Success stories, a.k.a. case studies or use-cases, impart credibility by letting readers learn how their peers met industry-wide challenges. It’s a tricky business to get major end-user companies to go public amid NDAs and legal department lockdowns. I’ve dealt with this issue for years. The solution: diligence, diplomacy and at the heart of it all, good content. For example, when a major food brand withdrew from publicity for its success with a EDI-to-ERP collaboration project, the story stood on the strength of its content, including two other project participants. (Click to see the two versions I placed, as edited by Food Logistics and Food Engineering.)
When some success metrics are available but the source is still sensitive to over-disclosure, I found ways to green-light stories by positioning stories in a larger, business context. For instance, “Lessons from L’Oréal: Growing through Agility, Visibility, and Collaboration” leveraged success metrics gleaned from a presentation to the Council of Supply Chain Management Professionals. And while I was unable to do any new interviewing for “Mass Customization for a Ready-to-Eat CPG Giant,” I was grateful to get some help from related press coverage and SEC filings. There is always a way to add value and enhance audience engagement.
When I was Editor of Contract Packaging magazine, I wrote “Steeped in service, poised for growth” showcasing Damron, a minority-owned tea supplier to McDonald’s. The fast feeder wouldn’t go on record, but again, I found other sources, including public disclosures from the McDonald’s diversity program to fill the gaps.
Not all companies are as secretive. The startup, Back to the Roots, wanted to be known for its innovation, and I was able to spread word of the company’s first retail foray: getting Whole Foods to buy it’s home mushroom “farm.” Working for the PMMI team, I posted the story online, in print and used it as the centerpiece in one of several post PACK EXPO lead-gen email newsletters.
Reports & White Papers:
I’ve written white papers and reports to help market Siemens, GE, Honeywell and many other companies. Examples include reports on 3D/VR visualization and a favorite old chestnut on industrial cybersecurity that MI6, the British Secret Intelligence Service — James Bond’s boss! — used it as a behind-the-firewall educational resource. As with most forms of the writing I do, the writing itself is the tip of the iceberg, following reading, research, interviewing and any other tasks needed for production and digital or print distribtion and promotion.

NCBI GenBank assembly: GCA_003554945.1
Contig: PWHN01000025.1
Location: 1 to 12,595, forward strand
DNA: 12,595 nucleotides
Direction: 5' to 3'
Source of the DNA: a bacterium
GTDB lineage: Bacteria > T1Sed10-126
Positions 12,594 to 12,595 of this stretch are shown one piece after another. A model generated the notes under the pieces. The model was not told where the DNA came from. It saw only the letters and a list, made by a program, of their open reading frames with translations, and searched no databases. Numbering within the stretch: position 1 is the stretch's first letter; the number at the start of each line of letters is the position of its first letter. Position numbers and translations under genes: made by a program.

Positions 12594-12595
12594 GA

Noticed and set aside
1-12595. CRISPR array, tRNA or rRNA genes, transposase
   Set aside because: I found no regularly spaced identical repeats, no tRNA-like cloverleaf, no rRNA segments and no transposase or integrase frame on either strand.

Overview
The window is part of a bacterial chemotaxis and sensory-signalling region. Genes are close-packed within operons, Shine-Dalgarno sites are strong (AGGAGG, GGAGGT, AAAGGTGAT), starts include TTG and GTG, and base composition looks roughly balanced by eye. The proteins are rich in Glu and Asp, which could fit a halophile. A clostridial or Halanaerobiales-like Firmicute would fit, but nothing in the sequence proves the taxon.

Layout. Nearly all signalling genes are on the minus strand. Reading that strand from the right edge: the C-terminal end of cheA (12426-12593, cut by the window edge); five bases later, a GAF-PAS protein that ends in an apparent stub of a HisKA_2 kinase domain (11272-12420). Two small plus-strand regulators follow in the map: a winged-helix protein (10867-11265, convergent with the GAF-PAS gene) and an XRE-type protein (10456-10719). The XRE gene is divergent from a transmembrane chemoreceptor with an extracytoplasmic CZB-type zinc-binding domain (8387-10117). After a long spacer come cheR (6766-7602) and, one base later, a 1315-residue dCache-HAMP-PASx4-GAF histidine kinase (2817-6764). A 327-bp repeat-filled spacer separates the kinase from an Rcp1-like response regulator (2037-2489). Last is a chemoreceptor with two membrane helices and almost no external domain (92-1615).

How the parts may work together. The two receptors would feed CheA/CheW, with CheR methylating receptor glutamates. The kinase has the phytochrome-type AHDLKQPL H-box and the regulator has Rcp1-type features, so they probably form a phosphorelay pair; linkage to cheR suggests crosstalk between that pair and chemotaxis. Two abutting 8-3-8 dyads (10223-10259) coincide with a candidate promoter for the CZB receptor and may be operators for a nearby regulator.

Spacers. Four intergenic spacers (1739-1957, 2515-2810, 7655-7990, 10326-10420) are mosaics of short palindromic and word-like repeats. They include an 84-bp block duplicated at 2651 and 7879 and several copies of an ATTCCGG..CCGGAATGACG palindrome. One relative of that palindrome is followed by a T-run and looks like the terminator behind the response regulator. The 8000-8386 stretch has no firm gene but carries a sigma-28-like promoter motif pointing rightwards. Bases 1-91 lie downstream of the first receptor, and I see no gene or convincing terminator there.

I’ve planned, managed, edited, ghost-written, written and shepharded e-books through production and distribution, as well. Length varies from brief aggregations of repurposed articles to projects with more than 100 pages featuring all-original content from multiple sources. In turn, the e-book becomes an engine of content marketing as excerpts are drip-fed to audiences to bring more users to register and download the full book. There can be many moving parts to these projects, and I’ve had a hand at executing and managing most of them. One example: PMMI Media’s Packaging World Playbooks. The one I’m most proud of is the one I managed most comprehensively, a Food Safety Playbook. The below graphic includes just a glimpse of two templates I created for content and production planning.
I’ve written thousands of articles, and all manner of content. Opinion/analysis columns, news, newsletters, content management, SEO-aware A/B test copy, curated graphic-heavy galleries…and related B2B media/marketing work. If you want to know more, contact me for details. —Bob.